A hacking group has been using social engineering impersonation techniques in which they use at least two controlled personas on a single email thread to convince targets of the legitimacy of their campaign. A controlled persona is someone who is pretending to be someone else to convince the target of the legitimacy of a campaign.
In this new technique, the hackers hold a conversation between one another’s controlled personas by exchanging emails. The goal of this technique is to target a victim in email exchanges or conversations. The victim is made to think that they were included in the conversation accidentally. However, the objective is to get the victim’s attention by piquing their interest or curiosity on the subject at hand.
The hackers disclose information in a way that is meant to build interest or suspense so that the victim will want to find out more. After getting the victim’s attention, the criminals send malicious files as attachments to get the person to download them.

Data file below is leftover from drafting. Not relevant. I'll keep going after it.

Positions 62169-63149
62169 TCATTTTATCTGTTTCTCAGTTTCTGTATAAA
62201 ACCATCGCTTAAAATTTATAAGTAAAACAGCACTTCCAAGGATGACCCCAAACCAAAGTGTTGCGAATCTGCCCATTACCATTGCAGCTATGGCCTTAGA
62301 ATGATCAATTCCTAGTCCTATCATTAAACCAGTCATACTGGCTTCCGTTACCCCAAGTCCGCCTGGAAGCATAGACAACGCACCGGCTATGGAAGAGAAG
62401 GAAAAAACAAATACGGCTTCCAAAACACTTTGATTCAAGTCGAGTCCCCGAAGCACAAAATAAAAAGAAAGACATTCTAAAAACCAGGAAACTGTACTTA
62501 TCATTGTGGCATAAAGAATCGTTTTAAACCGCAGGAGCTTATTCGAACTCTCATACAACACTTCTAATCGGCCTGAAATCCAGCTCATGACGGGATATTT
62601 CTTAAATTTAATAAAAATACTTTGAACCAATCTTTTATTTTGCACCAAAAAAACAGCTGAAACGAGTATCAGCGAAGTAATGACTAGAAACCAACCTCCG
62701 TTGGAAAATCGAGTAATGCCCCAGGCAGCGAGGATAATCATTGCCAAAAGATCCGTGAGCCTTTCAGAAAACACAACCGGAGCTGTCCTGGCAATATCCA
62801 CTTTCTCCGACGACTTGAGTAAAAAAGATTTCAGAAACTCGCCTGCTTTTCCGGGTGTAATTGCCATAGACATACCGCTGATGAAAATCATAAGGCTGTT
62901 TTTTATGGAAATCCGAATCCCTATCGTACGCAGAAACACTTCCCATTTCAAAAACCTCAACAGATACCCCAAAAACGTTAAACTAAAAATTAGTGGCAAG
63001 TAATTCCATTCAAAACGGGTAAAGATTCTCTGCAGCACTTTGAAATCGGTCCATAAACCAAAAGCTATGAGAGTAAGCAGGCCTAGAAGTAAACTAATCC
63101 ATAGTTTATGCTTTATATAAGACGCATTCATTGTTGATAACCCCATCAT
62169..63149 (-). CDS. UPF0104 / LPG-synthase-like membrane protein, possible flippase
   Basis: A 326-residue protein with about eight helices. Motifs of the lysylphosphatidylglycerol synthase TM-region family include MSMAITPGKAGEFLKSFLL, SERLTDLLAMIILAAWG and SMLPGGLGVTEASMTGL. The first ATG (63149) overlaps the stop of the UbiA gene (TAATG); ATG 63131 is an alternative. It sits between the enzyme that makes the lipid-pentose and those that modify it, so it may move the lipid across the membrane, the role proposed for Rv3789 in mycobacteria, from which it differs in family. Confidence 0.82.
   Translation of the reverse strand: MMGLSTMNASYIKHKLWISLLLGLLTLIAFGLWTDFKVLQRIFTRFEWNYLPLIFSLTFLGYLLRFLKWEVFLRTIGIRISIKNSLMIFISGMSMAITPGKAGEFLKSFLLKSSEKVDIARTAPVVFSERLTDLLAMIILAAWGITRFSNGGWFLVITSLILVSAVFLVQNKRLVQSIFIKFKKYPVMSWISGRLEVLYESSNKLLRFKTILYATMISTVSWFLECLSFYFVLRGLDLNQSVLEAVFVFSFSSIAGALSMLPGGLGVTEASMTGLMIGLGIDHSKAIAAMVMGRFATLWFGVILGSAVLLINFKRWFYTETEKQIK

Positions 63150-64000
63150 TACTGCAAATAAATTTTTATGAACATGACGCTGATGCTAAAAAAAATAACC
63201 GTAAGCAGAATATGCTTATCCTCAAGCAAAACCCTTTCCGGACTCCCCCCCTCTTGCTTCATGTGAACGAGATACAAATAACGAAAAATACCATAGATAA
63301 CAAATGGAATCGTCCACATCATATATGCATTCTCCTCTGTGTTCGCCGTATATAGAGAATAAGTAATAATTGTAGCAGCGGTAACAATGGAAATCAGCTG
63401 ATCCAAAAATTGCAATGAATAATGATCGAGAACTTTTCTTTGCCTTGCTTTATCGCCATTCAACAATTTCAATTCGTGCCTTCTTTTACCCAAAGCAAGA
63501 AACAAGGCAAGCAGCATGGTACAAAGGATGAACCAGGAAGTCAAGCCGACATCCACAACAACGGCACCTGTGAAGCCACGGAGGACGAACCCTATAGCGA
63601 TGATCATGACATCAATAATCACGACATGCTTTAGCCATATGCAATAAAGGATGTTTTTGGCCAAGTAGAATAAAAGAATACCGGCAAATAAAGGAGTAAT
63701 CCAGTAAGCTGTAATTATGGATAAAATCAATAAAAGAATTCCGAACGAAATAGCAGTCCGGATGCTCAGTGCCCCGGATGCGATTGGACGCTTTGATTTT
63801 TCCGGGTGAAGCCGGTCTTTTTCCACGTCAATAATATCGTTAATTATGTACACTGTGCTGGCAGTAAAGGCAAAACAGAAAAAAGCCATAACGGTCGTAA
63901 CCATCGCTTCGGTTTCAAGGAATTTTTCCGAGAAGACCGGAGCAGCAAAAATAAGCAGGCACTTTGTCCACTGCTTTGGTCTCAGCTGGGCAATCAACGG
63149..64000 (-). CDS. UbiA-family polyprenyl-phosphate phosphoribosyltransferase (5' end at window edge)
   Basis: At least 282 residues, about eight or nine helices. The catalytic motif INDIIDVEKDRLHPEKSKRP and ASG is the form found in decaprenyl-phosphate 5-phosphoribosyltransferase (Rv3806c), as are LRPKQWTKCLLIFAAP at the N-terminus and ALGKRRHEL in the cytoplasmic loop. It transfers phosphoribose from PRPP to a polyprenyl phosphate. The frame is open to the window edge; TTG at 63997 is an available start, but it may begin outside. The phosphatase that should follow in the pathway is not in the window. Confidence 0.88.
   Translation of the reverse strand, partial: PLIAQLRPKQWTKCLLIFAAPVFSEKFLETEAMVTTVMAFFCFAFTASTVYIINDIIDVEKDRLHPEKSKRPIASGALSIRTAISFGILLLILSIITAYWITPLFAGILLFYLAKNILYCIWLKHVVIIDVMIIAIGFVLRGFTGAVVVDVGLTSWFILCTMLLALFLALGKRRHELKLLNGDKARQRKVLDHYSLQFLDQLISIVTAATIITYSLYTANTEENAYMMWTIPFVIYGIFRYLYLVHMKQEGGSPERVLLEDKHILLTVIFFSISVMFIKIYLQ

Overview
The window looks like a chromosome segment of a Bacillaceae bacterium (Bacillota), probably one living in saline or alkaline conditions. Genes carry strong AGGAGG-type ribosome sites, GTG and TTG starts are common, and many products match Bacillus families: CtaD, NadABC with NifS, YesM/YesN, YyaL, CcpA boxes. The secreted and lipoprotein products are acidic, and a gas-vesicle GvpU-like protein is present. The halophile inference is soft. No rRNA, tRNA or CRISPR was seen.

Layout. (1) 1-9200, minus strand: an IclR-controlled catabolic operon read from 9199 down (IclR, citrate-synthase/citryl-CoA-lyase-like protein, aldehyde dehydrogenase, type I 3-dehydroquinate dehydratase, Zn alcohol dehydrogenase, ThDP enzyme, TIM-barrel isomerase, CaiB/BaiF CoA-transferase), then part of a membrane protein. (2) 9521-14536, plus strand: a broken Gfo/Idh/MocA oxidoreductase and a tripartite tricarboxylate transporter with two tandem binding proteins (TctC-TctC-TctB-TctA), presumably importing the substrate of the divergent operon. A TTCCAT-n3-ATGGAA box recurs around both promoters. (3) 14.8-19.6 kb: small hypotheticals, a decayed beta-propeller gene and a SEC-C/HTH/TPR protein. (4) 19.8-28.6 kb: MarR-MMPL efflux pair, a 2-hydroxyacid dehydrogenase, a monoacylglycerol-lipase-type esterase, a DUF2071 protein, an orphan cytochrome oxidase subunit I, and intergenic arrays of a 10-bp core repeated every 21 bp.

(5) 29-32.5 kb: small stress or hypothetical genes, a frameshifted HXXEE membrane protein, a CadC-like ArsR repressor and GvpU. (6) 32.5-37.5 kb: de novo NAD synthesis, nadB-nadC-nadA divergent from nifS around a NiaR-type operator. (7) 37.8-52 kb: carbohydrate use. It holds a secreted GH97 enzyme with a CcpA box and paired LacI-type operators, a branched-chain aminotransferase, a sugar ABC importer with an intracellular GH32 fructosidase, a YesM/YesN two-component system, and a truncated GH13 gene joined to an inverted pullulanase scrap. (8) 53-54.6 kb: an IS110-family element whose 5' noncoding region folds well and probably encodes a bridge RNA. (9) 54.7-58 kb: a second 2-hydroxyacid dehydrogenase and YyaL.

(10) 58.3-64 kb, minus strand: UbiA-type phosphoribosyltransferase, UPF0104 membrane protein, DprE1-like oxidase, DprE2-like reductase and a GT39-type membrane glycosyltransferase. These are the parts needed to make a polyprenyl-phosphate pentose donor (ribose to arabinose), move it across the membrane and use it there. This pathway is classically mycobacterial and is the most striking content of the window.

This technique is intriguing because it requires that multiple personas be created and used to lure a target victim. In many cases, the personas appearing in the email threads might appear to be well-known scientists or figures. In this case, hackers are refining their techniques to include social engineering, phishing, and impersonation.
One particularity of this specific attack is that it attempts to target people who are experts or are otherwise involved in certain areas, like geopolitical affairs or the scientific community.